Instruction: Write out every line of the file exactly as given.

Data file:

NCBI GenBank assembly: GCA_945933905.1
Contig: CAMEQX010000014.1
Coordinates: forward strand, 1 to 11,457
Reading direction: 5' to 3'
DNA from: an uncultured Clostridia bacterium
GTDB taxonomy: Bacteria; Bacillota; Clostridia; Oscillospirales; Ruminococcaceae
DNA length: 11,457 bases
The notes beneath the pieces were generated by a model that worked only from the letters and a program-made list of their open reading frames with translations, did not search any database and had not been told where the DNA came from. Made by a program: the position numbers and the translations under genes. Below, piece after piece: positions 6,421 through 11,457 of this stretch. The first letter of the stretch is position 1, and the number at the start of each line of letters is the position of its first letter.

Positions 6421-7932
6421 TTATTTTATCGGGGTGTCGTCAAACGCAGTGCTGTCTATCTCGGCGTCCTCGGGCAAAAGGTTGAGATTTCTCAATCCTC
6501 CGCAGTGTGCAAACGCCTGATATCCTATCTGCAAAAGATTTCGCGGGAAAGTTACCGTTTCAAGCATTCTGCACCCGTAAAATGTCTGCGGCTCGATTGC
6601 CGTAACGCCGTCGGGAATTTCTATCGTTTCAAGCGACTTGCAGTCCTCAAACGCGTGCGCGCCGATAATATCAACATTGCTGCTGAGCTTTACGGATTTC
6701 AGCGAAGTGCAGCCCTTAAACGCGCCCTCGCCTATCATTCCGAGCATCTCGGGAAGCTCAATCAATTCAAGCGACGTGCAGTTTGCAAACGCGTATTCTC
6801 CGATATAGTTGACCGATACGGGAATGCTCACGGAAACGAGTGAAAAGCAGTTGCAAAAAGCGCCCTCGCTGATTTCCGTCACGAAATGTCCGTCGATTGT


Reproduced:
NCBI GenBank assembly: GCA_945933905.1
Contig: CAMEQX010000014.1
Coordinates: forward strand, 1 to 11,457
Reading direction: 5' to 3'
DNA from: an uncultured Clostridia bacterium
GTDB taxonomy: Bacteria; Bacillota; Clostridia; Oscillospirales; Ruminococcaceae
DNA length: 11,457 bases
The notes beneath the pieces were generated by a model that worked only from the letters and a program-made list of their open reading frames with translations, did not search any database and had not been told where the DNA came from. Made by a program: the position numbers and the translations under genes. Below, piece after piece: positions 6,421 through 11,457 of this stretch. The first letter of the stretch is position 1, and the number at the start of each line of letters is the position of its first letter.

Positions 6421-7932
6421 TTATTTTATCGGGGTGTCGTCAAACGCAGTGCTGTCTATCTCGGCGTCCTCGGGCAAAAGGTTGAGATTTCTCAATCCTC
6501 CGCAGTGTGCAAACGCCTGATATCCTATCTGCAAAAGATTTCGCGGGAAAGTTACCGTTTCAAGCATTCTGCACCCGTAAAATGTCTGCGGCTCGATTGC
6601 CGTAACGCCGTCGGGAATTTCTATCGTTTCAAGCGACTTGCAGTCCTCAAACGCGTGCGCGCCGATAATATCAACATTGCTGCTGAGCTTTACGGATTTC
6701 AGCGAAGTGCAGCCCTTAAACGCGCCCTCGCCTATCATTCCGAGCATCTCGGGAAGCTCAATCAATTCAAGCGACGTGCAGTTTGCAAACGCGTATTCTC
6801 CGATATAGTTGACCGATACGGGAATGCTCACGGAAACGAGTGAAAAGCAGTTGCAAAAAGCGCCCTCGCTGATTTCCGTCACGAAATGTCCGTCGATTGT